I don’t know even any of these are delays, as much as people are just taking more time through their planning process. Because that none of these are things that I think are due to delays, nor delays by us. If you take as an example, even though this isn’t one of them, I will just use it as an example, the large project we have been working out for the last couple of years in Texas. We had a very long lead time and orders started to flow to when we were shipping things, because they are being very deliberate about the building planning. So I don’t know that I see anything in there that would tell us it’s about size or it is delays as much as it is. People being very deliberate about their planning and making sure all the components are lined down.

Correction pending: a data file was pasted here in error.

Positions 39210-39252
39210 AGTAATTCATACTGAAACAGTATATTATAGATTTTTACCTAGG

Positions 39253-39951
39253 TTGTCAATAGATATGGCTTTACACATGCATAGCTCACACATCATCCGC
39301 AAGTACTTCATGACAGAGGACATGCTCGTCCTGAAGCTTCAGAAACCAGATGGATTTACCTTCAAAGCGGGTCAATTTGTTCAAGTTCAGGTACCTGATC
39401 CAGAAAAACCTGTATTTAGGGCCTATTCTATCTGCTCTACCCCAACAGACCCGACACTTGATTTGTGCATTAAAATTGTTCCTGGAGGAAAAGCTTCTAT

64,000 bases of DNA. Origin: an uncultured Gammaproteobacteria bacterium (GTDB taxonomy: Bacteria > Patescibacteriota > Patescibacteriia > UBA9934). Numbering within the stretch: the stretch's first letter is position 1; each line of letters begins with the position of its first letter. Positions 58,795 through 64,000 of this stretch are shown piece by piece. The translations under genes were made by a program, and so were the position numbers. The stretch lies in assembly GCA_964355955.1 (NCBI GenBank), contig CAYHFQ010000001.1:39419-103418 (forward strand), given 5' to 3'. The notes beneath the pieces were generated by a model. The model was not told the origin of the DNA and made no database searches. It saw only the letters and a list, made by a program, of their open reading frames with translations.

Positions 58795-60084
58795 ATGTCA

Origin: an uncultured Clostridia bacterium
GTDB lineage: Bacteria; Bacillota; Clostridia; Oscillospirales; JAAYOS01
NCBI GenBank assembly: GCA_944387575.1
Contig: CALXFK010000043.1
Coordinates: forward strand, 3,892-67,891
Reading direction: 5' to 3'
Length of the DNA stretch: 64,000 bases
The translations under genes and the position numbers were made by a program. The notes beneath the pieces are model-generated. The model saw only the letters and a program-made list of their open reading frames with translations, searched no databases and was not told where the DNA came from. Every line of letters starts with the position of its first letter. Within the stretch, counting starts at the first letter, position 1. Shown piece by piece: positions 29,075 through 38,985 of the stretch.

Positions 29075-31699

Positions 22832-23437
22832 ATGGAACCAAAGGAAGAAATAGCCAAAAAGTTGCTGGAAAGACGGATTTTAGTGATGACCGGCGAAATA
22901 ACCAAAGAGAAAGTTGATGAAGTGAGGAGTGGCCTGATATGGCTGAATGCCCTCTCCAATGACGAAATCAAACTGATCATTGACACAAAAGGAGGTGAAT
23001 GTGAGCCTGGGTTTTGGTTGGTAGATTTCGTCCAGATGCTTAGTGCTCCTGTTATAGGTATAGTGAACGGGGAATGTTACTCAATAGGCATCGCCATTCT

Bobby Griffin - Raymond James & Associates

Alright, perfect, I appreciate that. And then lastly, on full year CapEx, can you give us a little estimate on where you expect that to end up for the year?

Greg Bylsma

Bobby, this is Greg. So CapEx, if you look at our spend this year, we probably had more purchase orders than actually cash outflows, so if you look at the commitments made, it’s quite a bit -- not quite a bit, it’s a bit higher than the 42 million that we spent. The number is going to be between right now it is 70 million to 80 million bucks, remember a big chunk of that is the -- is how far along in the UK building we get and that will be the big variable in that number.

Bobby Griffin - Raymond James & Associates

Yes I appreciate it.

Greg Bylsma

Go ahead.